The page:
Wait, about that...
I've been asked many times in the last couple weeks if all the recent national-level political activity around cannabis means that the prohibitionist dam is about to burst, and de-schedulization is around the corner.
There are certainly numerous things that could lead to that conclusion. While you've been getting high (on regulated and taxed cannabis products from an independently owned dispensary, I hope), this is what's been going down:
John Boehner has come on board as an advisor to Acreage Holdings, which grows and sells cannabis in 11 states, and will soon be on its board of directors. He claims his change of heart came about because of his concern for veterans and the opioid crisis. Bless his heart if that's the truth, but I think it's more concern for his net worth. But he is the highest-level prohibitionist to switch sides, so welcome, John, you (in all probability) two-faced lying, crapweasel.
Southern Mayonnaise Turtle and Senate Majority Leader Mitch McConnell, R-Ky., introduced The Hemp Farming Act of 2018, legislation to make hemp a regulated agricultural product. Jobs and the associated money are the stated reason for his support. He quickly gained support across the aisle, and presently has seven co-sponsors.
Sen. Chuck Schumer, D-N.Y., announced plans to introduce a bill to decriminalize cannabis at the federal level. It wouldn't legalize marijuana outright, but instead allow states to decide whether to make the drug available commercially. The legislation would also maintain federal authority to regulate marijuana advertising in the same way it does alcohol and tobacco advertising. The aim, Schumer said, is to ensure that marijuana businesses aren't allowed to target children in their advertisements
The racist, homophobic and misogynist orange tumor we have as our president announced a deal with Sen. Cory Gardner, R-Colo. Gardner "received a commitment from the President that the Department of Justice's rescission of the Cole memo will not impact Colorado's legal marijuana industry. Furthermore, President Trump has assured me that he will support a federalism-based legislative solution to fix this states' rights issue once and for all," Gardner wrote in a statement.
Rep. Earl Blumenauer, D-Ore., delivered his "Cannabis State of The Union" on 4/20, in which he optimistically said, "There's no reason we cannot see spectacular results if we all do our job in the next 18 months." He founded the bipartisan Congressional Cannabis Caucus in 2017, so if anyone has their finger on the pulse of congressional action on cannabis, it's him.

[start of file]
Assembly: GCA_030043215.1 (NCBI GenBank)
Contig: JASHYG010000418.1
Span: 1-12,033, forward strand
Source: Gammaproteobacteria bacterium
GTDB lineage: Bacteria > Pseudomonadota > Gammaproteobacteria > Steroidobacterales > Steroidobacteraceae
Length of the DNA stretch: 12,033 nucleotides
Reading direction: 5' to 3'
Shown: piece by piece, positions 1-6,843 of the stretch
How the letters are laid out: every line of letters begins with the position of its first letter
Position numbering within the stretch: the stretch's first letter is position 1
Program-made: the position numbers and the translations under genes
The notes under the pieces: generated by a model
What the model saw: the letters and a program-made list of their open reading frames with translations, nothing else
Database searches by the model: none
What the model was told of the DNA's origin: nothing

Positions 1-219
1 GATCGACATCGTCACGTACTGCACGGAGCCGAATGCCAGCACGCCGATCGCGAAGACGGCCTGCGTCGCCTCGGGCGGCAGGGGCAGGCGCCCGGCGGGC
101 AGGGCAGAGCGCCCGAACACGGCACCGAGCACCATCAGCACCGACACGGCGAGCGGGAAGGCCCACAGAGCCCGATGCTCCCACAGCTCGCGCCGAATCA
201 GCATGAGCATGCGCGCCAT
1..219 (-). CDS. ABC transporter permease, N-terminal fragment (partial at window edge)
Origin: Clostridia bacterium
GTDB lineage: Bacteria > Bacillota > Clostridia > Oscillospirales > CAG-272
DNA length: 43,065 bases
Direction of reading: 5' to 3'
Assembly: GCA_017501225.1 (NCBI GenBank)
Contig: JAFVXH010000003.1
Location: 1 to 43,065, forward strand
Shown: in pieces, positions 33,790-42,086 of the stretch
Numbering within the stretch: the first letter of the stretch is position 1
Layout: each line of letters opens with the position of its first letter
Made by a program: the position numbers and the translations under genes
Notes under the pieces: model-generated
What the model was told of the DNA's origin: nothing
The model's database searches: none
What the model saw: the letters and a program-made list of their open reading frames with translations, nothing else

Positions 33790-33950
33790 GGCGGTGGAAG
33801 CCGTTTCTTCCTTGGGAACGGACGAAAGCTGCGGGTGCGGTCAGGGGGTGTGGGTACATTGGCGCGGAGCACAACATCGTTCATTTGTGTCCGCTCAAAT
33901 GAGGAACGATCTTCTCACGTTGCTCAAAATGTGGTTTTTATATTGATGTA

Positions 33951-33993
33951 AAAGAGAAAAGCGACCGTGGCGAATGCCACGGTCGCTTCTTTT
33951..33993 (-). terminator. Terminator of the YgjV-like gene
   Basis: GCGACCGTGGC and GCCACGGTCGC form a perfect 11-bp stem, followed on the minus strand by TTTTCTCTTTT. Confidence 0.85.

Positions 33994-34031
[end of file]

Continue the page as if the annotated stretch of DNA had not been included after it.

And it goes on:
All of these are positive, but I'm not breaking out the cannabis-infused champagne just yet. One, because that's not an actual thing yet, and two, because we should consider the sources, starting with Trump.
This deal to basically put back in place some variation of the Cole Memorandum that U.S. Attorney General Jeff Sessions gutted is being made thanks to Gardner stating, "Because of these commitments, I have informed the Administration that I will be lifting my remaining holds on Department of Justice nominees." So the move on Trump's part isn't benevolence or progressive thinking—two things he can't spell, nor has yet to demonstrate in any other legislative action. And don't be surprised if many of those DOJ nominees end up having a contrary view about states' rights regarding cannabis. Even Blumenauer weighed in on Gardner's move, saying, "We should hope for the best, but not take anything for granted," he said. "Trump changes his mind constantly, and Republican leadership is still in our way."
I also have my doubts that what a Republican-controlled House and Senate would view as a sensible cannabis legalization program is in line with what many in the industry would seek. Support of craft cannabis, expanding medical access and addressing the crimes perpetrated on communities of color during the Drug War is not a checklist I see the GOP rushing to advance. Rather, it's about the money, honey, and as with all things Republican-driven, making sure rich white men maintain or increase their financial status quo.
We all want change, but should remain vigilant in what form that change is presented, or decriminalization is going to look much different from what we would seek.